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Not Accepting

Not Accepting

There’s an old expression, “You have to accept what comes your way in life.” While that might be quaint, many consider it defeatist – that life isn’t worth fighting for if things don’t go your way. On Saturday, October 8, at St. Justin’s in Santa Clara, in front of a room filled with people, Matt Rupel told of his life dealing with a horrible disease.

“The fact is, I’m not okay with [having Friedreich’s ataxia]. It’s not okay to know that Phillip [Bennett] died…I had faith the wheelchair would never come, or if it did, it would only be for short periods of time. I have faith that I will always keep fighting. But ,if I fight this alone, I will fail. But, if you will walk behind, I have faith that I’ll never surrender.”


Diagnosed with Friedreich’s ataxia (FA) at age 12, Rupel turns 21 this week. Now a student at Santa Clara University, Rupel saw his childhood dreams of what he would be when he grew up taken away from him by a disease that affects 1 in 50,000.

FA is a rare, life-threatening disease that causes progressive damage to the nerves and muscles. The disease causes them to slur their words, be unable to walk a straight line, causes severe curvature of the spine and severe heart problems that can kill them at a young age.

Now, confined to a wheelchair, Rupel has had to deal with the dramatic effects FA continues to have on his life. Bennett, who passed away in March, four months shy of his 28th birthday, was one of the first people with FA that Rupel and his parents met after Rupel’s initial diagnosis. Losing Bennett has had a profound affect on the Rupels as Phillip helped them understand and learn about the effects of FA.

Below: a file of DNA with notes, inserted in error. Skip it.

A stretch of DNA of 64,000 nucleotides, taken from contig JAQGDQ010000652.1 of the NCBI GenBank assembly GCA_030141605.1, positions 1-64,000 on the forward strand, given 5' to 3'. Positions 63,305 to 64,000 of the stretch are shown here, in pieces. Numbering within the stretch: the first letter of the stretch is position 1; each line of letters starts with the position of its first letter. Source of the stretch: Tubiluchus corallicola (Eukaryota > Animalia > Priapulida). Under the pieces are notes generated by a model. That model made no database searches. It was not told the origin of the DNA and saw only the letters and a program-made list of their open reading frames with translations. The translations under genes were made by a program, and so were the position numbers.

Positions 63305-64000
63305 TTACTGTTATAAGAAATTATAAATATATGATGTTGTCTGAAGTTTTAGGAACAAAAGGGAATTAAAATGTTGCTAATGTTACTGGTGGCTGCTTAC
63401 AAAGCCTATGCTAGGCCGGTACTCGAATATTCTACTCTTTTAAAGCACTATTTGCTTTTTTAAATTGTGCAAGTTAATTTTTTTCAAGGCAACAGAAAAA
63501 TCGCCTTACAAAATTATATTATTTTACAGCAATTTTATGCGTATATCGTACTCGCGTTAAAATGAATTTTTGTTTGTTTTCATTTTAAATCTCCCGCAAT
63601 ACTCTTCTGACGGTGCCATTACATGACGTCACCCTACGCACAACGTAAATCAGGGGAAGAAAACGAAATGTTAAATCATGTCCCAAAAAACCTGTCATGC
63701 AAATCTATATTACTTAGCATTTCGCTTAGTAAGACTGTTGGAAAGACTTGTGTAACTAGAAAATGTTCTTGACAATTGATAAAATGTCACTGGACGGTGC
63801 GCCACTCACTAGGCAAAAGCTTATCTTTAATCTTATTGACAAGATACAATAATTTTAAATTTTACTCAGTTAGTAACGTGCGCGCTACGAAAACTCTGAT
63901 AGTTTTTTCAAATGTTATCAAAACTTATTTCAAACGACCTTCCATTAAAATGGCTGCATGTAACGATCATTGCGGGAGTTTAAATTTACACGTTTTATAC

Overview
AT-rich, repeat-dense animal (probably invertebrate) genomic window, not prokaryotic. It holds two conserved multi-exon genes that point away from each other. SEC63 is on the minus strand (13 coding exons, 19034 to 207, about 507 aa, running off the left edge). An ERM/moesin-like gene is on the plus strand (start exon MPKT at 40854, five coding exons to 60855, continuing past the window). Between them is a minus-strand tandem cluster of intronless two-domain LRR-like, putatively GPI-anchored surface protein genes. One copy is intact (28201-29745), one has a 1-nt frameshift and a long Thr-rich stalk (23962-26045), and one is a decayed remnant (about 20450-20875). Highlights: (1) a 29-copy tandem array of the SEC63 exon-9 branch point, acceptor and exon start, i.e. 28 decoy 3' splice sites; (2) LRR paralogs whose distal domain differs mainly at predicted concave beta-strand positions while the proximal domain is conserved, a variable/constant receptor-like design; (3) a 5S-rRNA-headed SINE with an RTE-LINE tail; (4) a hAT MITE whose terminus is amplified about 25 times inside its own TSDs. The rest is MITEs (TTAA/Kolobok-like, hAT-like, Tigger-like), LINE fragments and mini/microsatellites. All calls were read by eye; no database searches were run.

Six years ago, Bart and Brenda Rupel held the first FA-ITH (Friedreich’s Ataxia In The Heart) Fundraiser. Over the years, the money they’ve raised has gone directly for FA research. Although exact numbers weren’t available at press time, it is estimated this year’s fundraiser brought in over $60,000. That number wouldn’t have been possible without the generous help of the community – from the dinner provided by Outback Steakhouse in Campbell, to the band, the Peelers, to the silent auction items that included an iFLY Adventure, to the live auction getaways ranging from Kauai to a weekend on Wall Street. And, as a testament to the type of person Rupel is, his friends continued their tradition of serving as the wait staff. “Twenty-seven kids from college – from Fresno State to Cal Poly to Mission College, to Santa Clara University – are here tonight. Kids that have known Matt since elementary school and all the way through high school – came to help because it’s all about Matt. We’d do anything for Matt,” explained Katie Kusa, a student at Fresno State and one of Rupel’s long-time friends.

For more information on the fundraiser, or to make a donation, visit, or send an email to:, or call 707-795-3293 and ask for Paul Konanz.


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